Between the “Dog” and “Chicxulub”

January 19, 2011

I’ve been thinking more and more about stories and how they are often more true than, say, the daily news. Stories define us–a story that gets told, remembered, retold, elaborated, and infused with myth–holy, mundane, slight or legendary myth–becomes a landmark, a signifier, a tie that binds. Stories that grow and stick around can become the basis for a shared history, culture,art, religion, country, and world. Peter Milligan’s been dealing with that in an accessible yet beautifully literate way in his comic series “The Unwritten,” and recent articles by people like Stephen King (who  succinctly presented the idea in the afterword of his latest book), but it’s how this concept has come at me from such various sources in a relatively short amount of time that has made me really ponder it’s deeper meaning.

Anyway, suffice it to say that I believe stories matter.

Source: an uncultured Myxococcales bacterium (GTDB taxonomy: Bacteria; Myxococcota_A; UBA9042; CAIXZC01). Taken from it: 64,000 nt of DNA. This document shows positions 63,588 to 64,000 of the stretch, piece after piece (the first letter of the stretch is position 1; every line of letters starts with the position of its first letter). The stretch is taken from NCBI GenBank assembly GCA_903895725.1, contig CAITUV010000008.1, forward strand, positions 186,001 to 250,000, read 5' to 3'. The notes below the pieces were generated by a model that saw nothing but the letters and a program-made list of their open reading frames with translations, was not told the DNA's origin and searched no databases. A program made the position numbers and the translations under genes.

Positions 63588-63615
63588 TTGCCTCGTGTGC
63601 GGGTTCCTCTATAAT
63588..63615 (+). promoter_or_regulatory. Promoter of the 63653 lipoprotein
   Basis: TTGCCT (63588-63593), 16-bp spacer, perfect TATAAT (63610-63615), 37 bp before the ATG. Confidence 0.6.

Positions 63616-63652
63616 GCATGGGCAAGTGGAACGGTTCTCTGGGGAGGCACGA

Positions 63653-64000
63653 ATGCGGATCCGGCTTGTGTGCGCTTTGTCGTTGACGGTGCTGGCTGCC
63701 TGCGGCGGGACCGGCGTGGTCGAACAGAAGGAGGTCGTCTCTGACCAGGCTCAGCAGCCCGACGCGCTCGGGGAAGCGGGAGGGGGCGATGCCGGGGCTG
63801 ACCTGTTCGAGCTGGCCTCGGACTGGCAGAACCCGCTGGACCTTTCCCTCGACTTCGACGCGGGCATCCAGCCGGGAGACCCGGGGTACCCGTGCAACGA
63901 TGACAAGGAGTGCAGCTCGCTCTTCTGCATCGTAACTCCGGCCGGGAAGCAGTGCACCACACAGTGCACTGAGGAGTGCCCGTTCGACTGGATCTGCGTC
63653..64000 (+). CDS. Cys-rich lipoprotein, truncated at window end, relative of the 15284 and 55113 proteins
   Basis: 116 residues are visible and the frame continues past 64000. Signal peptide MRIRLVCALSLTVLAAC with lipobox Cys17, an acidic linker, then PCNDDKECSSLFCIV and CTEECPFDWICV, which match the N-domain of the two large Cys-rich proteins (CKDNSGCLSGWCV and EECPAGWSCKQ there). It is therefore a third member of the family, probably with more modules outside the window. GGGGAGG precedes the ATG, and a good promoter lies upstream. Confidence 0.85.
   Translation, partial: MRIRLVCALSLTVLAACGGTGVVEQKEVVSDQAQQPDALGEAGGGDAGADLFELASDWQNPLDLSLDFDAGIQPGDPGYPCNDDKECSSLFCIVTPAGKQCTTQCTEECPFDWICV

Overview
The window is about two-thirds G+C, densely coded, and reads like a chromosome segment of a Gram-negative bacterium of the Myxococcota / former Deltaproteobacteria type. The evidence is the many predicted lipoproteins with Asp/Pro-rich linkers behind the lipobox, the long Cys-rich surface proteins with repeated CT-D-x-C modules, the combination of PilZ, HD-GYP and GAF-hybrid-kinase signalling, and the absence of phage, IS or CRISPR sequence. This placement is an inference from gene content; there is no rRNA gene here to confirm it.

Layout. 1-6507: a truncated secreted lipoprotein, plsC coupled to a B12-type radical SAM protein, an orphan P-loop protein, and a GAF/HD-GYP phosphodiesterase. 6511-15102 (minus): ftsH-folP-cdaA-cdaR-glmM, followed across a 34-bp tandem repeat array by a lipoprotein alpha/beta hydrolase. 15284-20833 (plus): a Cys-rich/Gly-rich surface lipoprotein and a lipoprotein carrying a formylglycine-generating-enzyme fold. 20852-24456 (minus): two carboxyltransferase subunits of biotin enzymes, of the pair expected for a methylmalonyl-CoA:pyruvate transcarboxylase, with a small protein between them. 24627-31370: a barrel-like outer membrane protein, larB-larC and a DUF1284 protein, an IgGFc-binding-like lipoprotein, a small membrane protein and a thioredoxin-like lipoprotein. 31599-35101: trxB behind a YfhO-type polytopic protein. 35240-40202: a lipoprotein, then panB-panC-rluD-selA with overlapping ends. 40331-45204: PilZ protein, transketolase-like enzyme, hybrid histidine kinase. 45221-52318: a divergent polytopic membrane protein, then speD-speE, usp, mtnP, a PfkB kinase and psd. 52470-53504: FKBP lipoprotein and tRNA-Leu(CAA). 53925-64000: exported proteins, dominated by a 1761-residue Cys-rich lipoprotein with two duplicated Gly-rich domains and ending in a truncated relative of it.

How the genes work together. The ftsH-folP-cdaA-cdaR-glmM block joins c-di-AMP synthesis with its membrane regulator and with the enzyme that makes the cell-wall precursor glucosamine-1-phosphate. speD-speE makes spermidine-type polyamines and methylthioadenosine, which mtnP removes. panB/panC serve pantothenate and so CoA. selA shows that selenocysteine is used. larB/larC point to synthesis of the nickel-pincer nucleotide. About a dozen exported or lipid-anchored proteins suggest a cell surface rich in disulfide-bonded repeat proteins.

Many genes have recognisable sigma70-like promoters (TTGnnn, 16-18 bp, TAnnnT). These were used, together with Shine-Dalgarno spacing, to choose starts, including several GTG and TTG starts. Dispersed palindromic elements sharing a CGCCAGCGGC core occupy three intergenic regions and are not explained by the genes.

From obviously separate collections, I recently read “No News, or What Killed the Dog?” by Ray Bradbury and “Chicxulub” by T.C. Boyle. Both stories grapple with what the meaning of life is in their own way. Bradbury is very much a Norman Rockwell of a writer, his work is nice and neat and nostalgic yet Bradbury has a way of sneaking in big ideas or dark murmurs when necessary. “No News” is a bit on the light side and very rooted in a fifties mentality in certain ways, but it presents a look at life that is both optimistic yet just as uncertain today as it likely was then in terms of actuality. In the story, a family awakens one morning to find their family dog (“Dog”) of 20 years has died during the night. The family is devastated, the parents calling the children who have grown up and moved out of the house to come home and be with their younger siblings and parents as they make arrangements. The family contacts a pet cemetery to do a service and burial for the dog, a process that strikes them as being silly if it were only for someone else’s dog and not their own beloved companion.  At the funeral, the father gives a eulogy in which it dawns on him and he relays the realization to the audience that the death of the dog is the worst thing to have yet happened to the family. He invokes a litany of human accomplishments that have made life better in the present age, the “science-fiction” age as he calls it since the things taken for granted are in truth so remarkable (radio, TV, etc. are the big gadgets he invokes which makes the reader wonder what the character would marvel at about today’s technology). Life is easier, much  easier for his children than it was for his generation, he insists–growing up he lost brothers and sisters, classmates and neighbors all at young ages to various illnesses and problems routinely dealt with in modern society, so much so that the death of the dog was the first tragic experience his roughly 7-27 year old children have had to face.